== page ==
“Some. I didn’t like the work I did. I’m good at what I do and it means I need to have more physical range than just leaning a little bit. At the time I didn’t have a range.  I didn’t take much work because I was more concerned about the quality of work I would be delivering for my clients. I didn’t want to have poor work.  I had been shooting commercials for the local ABC affiliates and providing commercial work for brands like Marriott. I was turning down those jobs now because I didn’t feel up to it.”

“You have to do something. I went to a dark place. I had the electricity turned off. I went from a really great gig at my studio and gallery in downtown Dallas into recycling to keep things together. I wasn’t the same guy, the guy with a radiant glow people had agreed to be my friend for.

There were two years before gallery had gotten award for best gallery, I received a Soul Glow Award, meaning I had a glow to me and to those people who worked with me.  I didn’t nominate myself. That helped catapult me to grow the business then got one for the gallery, things were motoring along pretty good. I couldn’t contend with unexpected incidences with the pain.”

How bad did it get?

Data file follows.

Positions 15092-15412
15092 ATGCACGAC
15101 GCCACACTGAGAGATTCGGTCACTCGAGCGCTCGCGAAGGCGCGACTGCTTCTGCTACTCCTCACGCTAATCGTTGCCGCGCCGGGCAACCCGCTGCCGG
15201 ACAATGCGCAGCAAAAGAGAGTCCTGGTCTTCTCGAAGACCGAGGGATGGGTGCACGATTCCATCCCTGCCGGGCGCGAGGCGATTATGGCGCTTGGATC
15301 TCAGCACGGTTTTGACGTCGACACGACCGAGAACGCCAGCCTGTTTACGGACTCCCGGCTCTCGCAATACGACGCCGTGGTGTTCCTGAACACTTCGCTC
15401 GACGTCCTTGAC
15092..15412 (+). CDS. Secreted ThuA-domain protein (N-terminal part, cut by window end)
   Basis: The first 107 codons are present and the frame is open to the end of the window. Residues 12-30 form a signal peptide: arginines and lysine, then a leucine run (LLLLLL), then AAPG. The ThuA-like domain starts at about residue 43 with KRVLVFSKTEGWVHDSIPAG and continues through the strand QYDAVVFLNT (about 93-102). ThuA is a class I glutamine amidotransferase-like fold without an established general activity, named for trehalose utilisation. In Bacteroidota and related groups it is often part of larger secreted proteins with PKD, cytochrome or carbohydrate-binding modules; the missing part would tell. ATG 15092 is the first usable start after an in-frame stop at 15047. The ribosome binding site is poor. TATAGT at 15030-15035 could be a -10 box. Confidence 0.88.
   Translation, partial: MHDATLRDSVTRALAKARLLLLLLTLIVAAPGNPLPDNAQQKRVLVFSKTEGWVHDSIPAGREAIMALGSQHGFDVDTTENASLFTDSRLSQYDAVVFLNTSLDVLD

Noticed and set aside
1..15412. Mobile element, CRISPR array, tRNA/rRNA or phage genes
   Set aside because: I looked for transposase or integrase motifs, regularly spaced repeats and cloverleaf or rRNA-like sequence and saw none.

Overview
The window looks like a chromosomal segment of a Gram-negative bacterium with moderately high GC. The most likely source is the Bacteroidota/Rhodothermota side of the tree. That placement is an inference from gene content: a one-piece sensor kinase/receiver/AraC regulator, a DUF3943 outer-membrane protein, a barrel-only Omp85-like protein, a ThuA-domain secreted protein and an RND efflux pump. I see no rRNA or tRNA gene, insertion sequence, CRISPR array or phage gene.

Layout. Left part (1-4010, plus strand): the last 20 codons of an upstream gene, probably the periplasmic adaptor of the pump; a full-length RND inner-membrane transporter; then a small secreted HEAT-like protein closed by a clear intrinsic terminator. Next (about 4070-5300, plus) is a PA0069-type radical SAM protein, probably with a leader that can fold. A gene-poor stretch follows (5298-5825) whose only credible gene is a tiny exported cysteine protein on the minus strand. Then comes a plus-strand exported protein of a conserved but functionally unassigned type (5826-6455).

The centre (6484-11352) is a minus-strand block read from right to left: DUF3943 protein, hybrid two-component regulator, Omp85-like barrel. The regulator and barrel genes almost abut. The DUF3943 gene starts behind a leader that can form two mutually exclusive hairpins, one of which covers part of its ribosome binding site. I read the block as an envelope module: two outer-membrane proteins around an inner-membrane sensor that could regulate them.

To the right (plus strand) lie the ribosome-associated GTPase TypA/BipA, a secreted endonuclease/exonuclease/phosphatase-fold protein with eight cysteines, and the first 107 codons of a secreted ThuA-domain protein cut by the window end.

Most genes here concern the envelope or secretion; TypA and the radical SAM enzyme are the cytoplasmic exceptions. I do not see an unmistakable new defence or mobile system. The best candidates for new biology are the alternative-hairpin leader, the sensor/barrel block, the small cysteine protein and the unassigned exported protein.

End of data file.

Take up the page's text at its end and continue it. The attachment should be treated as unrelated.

“It created a large separation between me and myself. I had to figure out who I was and how I was going to adapt to this pain. I did it by protecting people from me.  So I isolated myself. I stopped answering the phone as I continued to do research online.”

What did you think going on?

“I thought my body was resisting this foreign material I also felt large amounts of fluid around the material like liquid was dropping down my pant leg. I would check my leg. I thought what the heck is this? There was nothing there. It would be on the underside of my skin. I had zero medical history. My mind had determined this was bacteria fighting each other. 

“I would be told it was my nerve if I rolled over it felt like a snow globe meaning there was a definite density to my fluid like a gel fanny pack and it was burning in an icy hot way.  Either it was really cold or hot.  The pain was beyond my control. I’d be doubled over like a lawn chair. It’s really arresting when it happens, almost like a voodoo pin.   

“I knew it was the mesh. The mesh was what I thought the body was fighting. You could see a tiny little gut. Not to be vain but I had a washboard stomach from yoga prior to having the extra fluid on my stomach.  It wasn’t from large meals, it was just a fluid.” 

Samples went back to a family doctor thinking he was dying. Three trips to the emergency room, endoscopy, a colon scope, sonograms.  He continued his web research and found the advocacy group for men with mesh hernia repairs, Meshoma. Founder, Bruce Rosenberg told Samples about Dr. Kevin Peterson at No Insurance Surgery (here), surgeon in Las Vegas who is one of the few around the country who specialize in removing surgical mesh gone wrong. Someone within the Dallas homeless community had found money through the Dallas Easel program which provides emergency funds to artists. While in Las Vegas he got the phone call – half of the procedure would be paid for through the grant. That was good news since his insurance had been cancelled because of a preexisting condition – the pain from the surgical mesh.